As Freidrich Hayek taught us, information and "knowledge of particular circumstances of time and place" make the economy go around. Government policies that are made without regard for the flow of information are very costly. Hayek made this comment with special regard to communism's command-and-control directives versus the free market's price system, but we can apply Hayek's information-conservation principle to compare alternative tax schemes.
Let's use Hayek's information-conservation principle to compare a height tax with our current graduated income tax scheme. I pose this discussion in terms of advantages and disadvantages for a height tax.
Advantage: The right marginal incentives. As the Mankiw and Weinzierl make clear, the height tax has the distinct advantage that it does not change individuals' incentives to work. In this respect, a height tax gets the incentives right. Don't discourage people from working if working is worthwhile.
Disadvantage: The costs of measurement. Compared with a graduated income tax scheme, a height tax has significant informational demands. In particular, I doubt there exists a trustworthy database on people's current height, whereas most American payroll departments keep comprehensive records of income payments to their employees. It could be quite costly to build a height database reliable enough to use as a basis for taxes. That's because implementation of a height tax comes with many questions.
For example, would we measure people's heights at a particular age (say 18)? What about late bloomers? What about taxing people younger than the measurement age? Would we measure people's heights every year? If so, who would administer this measurement? Who would monitor slouching? Who would audit the measurements? Who would develop the standards for measuring people? Shoes on or shoes off? Do people take time off from work to get measured? And so on...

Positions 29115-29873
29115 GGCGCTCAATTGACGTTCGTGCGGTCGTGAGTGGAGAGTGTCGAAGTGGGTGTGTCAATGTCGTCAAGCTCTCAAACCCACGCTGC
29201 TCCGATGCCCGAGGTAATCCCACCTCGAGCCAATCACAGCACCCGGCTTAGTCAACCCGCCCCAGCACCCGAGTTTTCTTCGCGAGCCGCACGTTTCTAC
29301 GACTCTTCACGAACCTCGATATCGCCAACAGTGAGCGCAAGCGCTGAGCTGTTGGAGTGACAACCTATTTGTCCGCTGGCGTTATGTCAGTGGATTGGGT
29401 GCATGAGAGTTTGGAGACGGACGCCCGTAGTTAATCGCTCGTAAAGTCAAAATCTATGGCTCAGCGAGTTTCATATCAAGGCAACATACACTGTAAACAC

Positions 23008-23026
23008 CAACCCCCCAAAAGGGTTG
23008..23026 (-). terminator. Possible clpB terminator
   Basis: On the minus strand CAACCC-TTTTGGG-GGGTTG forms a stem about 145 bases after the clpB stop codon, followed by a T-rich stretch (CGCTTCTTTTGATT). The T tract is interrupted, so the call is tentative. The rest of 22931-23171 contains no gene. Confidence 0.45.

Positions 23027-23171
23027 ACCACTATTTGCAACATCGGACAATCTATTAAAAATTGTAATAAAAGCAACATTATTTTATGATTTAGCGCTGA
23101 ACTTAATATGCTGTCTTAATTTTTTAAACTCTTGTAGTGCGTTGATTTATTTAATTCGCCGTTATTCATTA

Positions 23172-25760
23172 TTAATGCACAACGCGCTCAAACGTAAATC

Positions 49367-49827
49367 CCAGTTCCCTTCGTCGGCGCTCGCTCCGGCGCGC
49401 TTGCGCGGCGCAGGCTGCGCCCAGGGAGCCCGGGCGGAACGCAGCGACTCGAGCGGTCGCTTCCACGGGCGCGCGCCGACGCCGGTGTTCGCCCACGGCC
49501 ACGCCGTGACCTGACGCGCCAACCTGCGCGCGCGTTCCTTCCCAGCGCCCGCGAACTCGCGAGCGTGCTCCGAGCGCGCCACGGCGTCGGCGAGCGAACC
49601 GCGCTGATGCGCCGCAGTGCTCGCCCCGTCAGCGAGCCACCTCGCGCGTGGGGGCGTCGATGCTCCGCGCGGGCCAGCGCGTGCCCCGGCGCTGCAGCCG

A height tax would not just tax our bank accounts, but also our time -- at least the time it takes to get measured. Given that the government cannot spend that time, this lost time is an additional loss to society.
The take home message. You may just say that these are just messy details of taxing a population, but real life is full of messy details that contort what is actually optimal. These information costs affect what's the best way to tax. Given the informational requirements and the costs of administering a height tax, it might just be optimal to stick to a graduated income tax system. We would have to work out the math, but qualitatively, it could go either way.
Furthermore, the government does not exist just to redistribute money among the population; it has very real demands for tax revenue. Moreover, a height tax would not be enough to cover these expenses. As a result, by imposing a height tax, we would not actually save any of the administration cost of the old tax scheme. It would be added cost to get added tax revenue.
That sounds like a bad deal to me, but then again, I am 6 ft 1 -- this tax scheme is out to get me. I hope we never see the day when Uncle Sam, pencil in hand, tells me to stand tall. Although it is nice to think about, when applied to the reality of raising taxes, a height tax just doesn't measure up.